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Journal of the Kansas Entomological Society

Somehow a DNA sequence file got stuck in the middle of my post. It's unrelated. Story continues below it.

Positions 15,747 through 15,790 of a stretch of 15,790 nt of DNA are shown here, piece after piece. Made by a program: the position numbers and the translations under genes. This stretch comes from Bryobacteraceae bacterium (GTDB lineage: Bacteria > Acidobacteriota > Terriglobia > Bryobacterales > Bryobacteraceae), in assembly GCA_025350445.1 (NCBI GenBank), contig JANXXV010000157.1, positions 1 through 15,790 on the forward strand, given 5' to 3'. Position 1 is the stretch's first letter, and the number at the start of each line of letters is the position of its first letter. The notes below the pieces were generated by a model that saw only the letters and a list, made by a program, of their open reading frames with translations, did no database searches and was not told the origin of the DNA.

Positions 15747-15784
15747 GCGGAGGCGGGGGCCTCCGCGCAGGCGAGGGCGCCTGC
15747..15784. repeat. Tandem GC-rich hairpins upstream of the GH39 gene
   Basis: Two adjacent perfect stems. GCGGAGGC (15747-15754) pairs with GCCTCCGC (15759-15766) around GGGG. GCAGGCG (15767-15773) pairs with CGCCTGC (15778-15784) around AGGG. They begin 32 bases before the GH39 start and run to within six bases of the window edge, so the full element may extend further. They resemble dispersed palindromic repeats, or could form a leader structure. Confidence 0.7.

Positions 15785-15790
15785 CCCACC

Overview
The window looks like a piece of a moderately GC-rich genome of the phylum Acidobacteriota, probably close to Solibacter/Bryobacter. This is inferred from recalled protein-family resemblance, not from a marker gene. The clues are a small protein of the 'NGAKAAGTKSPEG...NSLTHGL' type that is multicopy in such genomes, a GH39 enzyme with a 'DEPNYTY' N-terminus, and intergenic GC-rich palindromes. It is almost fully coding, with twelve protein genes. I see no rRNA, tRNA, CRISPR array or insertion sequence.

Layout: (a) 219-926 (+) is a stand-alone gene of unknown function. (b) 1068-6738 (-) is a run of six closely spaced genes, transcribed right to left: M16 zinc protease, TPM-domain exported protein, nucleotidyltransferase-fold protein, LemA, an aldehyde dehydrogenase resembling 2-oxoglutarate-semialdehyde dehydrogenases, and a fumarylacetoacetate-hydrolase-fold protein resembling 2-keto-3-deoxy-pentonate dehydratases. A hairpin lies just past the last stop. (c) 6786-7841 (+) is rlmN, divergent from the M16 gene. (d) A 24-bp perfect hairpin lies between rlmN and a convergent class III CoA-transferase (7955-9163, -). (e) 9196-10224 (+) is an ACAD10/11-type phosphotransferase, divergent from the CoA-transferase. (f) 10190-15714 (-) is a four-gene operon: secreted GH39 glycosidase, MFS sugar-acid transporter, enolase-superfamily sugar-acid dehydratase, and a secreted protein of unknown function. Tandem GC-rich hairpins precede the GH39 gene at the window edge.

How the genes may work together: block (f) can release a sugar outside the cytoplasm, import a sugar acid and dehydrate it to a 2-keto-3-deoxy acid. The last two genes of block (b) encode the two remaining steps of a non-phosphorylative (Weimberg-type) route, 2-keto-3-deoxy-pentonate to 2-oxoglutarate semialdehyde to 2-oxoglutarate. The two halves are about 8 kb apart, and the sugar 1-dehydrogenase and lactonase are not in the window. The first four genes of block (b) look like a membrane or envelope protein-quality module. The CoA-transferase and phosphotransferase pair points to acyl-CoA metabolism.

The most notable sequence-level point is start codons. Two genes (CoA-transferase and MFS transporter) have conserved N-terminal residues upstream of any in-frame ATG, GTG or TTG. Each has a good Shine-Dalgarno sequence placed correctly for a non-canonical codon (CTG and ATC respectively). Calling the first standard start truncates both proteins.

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These are the first observations of the behavior of any allodapine social parasite. Both sexes of Braunsapis kaliago live in solitary and social nests of B. mixta in northwestern India. Direct intranest observations revealed that female B. kaliago may functionally replace host queens, much as do Psithyrus in Bombus nests. Parasites usually avoided encounters with hosts by freezing behavior and by quietly resting near the brood. Dominance was sometimes asserted by means of oophagy, and by several specialized agonistic behaviors which were enhanced by structural modifications. Established females became unable to fly effectively, and if pushed out of nests by hosts, they could not return. One parasite evidently was killed by hosts. Parasites relied on host food stores deposited on nest walls or on larvae, and they also aggressively solicited food by trophallaxis from hosts. Both hosts and parasites groomed their brood. They removed and ate chorions during hatching, a behavior unknown in other oviparous animals. Larvae were fed by the ventral deposition of provisions by both hosts and parasites. Adult-larval trophallaxis by both species was also seen. This is unknown among other bees. Braunsapis kaliago retains most brood-rearing behaviors but has lost the abilities to construct nests and to forage. 51 behaviors of male and female B. kaliago are described and compared with those of B. mixta. These nonforaging parasites may reduce populations of foraging and pollinating host bees.

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